Communities celebrate link: Vermillion, Newcastle break ground for bridge construction Participating in Saturday's groundbreaking ceremony for the Newcastle/Vermillion bridge are Sy Kneifl of Newcastle, co-chairman of the Newcastle/Vermillion Bridge Corporation, Sara Bergan, a representative from Sen. Tom Daschle's office, Elsie Lund, village clerk of Newcastle, Russell Fleury, Dixon County (NE) supervisor, John Kingsbury, commissioner, Nebraska Highway Commission, John Craig, director, Nebraska Department of Roads, U.S. Congressman Doug Bereuter, (R-NE), U.S. Sen. Tim Johnson, (D-SD), Dr. James Green, Vermillion, co-chairman of the Newcastle/Vermillion Bridge Corporation, Jerry Sommervold, chairman, Clay County Commission, Vermillion Mayor William Radigan, Randy Harper, executive director of the Vermillion Development Company, Darrell Curry, Dixon County (NE) supervisor, Tom Week, region engineer, South Dakota Department of Transportation, and Jim Jenssen, retired deputy director of the South Dakota Department of Transportation. by David Lias "This is a wonderful day."
That comment, made by Vermillion Mayor William Radigan at the beginning of a special ceremony Saturday at the National Guard Armory here adequately summed up the feelings of the 400 people in attendance.
They gathered west of Vermillion Saturday morning to take part in a groundbreaking ceremony that formally recognizes the start of construction of the long-awaited Newcastle/
Vermillion Bridge over the Missouri River.
They then gathered in the armory for a more formal ceremony featuring speakers from both sides of the river. The celebration concluded with a meal of barbecued pork sandwiches provided by Texas Bar-B-Que.
"We look forward to many, many get-togethers with you," Radigan said to the out-of-town guests at the ceremony.
Radigan noted that flooding in the late 1800s forced Vermillion townsfolk to rebuild the town on its present site, on bluffs above the Missouri River.
And ever since that time, he said, people have argued that Vermillion is a three-sided community.
"We've had a trade territory to the east, to the west and to the north," Radigan said, "but the south has been blocked by the Mighty Missouri."
Hard work by the Newcastle/Vermillion Bridge Corporation, he said, is what has turned the idea of spanning the river with a bridge into a reality.
The bridge will help bring more people to Vermillion to seek medical services, shopping, and education at The University of South Dakota. But most importantly, he said, it will help northeast Nebraskans and southeast South Dakotans form new friendships.
"The bridge will become a crucial link for agriculture, education, health services, commerce, and tourism," said Elsie Lund, village clerk of Newcastle.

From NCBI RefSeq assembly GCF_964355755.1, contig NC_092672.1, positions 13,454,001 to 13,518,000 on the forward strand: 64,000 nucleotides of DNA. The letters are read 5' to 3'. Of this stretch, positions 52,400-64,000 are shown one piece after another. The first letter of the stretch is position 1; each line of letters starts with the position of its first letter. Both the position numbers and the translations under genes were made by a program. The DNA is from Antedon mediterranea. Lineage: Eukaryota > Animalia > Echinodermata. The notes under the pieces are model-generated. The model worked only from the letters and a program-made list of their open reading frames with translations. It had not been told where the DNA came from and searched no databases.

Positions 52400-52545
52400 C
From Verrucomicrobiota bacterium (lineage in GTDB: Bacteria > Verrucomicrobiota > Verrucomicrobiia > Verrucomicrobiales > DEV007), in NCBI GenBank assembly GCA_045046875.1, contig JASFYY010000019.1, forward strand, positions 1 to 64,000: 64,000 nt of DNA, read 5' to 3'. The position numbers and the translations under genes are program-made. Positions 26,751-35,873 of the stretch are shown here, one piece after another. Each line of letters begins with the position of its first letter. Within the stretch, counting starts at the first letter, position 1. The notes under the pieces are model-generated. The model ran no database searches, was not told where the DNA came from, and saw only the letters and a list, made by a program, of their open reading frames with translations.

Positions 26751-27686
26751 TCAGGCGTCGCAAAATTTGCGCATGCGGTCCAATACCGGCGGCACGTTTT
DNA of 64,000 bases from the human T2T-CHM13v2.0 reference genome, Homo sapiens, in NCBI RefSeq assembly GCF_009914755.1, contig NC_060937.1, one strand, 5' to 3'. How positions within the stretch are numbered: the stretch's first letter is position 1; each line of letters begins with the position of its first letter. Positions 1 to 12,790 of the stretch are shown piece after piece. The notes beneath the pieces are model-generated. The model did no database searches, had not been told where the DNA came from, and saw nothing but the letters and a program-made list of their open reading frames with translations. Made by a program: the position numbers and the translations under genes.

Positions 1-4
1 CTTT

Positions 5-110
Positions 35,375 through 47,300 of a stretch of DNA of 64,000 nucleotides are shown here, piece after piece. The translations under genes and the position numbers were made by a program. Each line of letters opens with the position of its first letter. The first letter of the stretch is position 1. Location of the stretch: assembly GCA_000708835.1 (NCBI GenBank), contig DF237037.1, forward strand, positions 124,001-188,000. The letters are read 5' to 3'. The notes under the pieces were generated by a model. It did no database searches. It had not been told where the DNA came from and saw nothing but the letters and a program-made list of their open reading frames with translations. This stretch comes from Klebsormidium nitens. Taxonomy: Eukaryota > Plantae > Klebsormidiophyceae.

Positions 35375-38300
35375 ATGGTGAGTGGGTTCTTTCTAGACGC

She noted that the bridge represents a century-long dream, including the formation of the Newcastle/Vermillion bridge committee in April 1988.
"It is good to see so many people here as part of making history," she said. "I invite all of you to the dedication ceremony on the Nebraska side."
It took Newcastle residents more
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than an hour to travel to Vermillion Saturday. Lund noted that South Dakotans will only have a six minute trip to make to attend the dedication ceremony, thanks to the new bridge.
Nebraska Congressman Doug Bereuter told the audience that local people, through their persistence, deserve the credit for making the bridge construction a reality.
"I was fortunate enough to have a good working relationship with Congressman, now Senator Tim Johnson, and we could work on the Niobrara Bridge and make that a reality, and we could begin work and start on the process of making the bridge between Newcastle and Vermillion a reality," Bereuter said.
The people of northeast Nebraska, he added, are very much like South Dakotans.
"They are good people, energetic, interested in progress, but northeast Nebraska people are a little bit different than other people in my district and state," Bereuter said. "They have a heavy concentration and focus on family and religion, and they are very independent and self-reliant. They don't ask much from federal and state government."
Bereuter said he is certain that the Newcastle/Vermillion bridge will have an impact on more than the states of Nebraska and South Dakota.
"It will become a major north/south transportation route from the south," he said, eventually providing a route to Interstate 29 near Vermillion and easier access to such metropolitan areas as the Twin Cities in Minnesota.
"This will be a bridge that generates far more traffic than either of the state highway departments can now scientifically or economically justify," Bereuter said. "So they went on trust, and they supplemented it with funds from the two respective states."
The bridge and connecting roadways was authorized under the Intermodal Surface Transportation Efficiency Act of 1991.
Funding for the project was included in the ISTEA and in later transportation bills through 1998.
Design work began in 1991, cost estimates were completed in 1993, and an environmental assessment was completed in 1994.
The preliminary design was completed in 1995, and the final design was reached in 1998.
Bids for the project were let in April 2000.
Work began last May, and will be completed in the fall of 2001, perhaps as early as Labor Day of that year.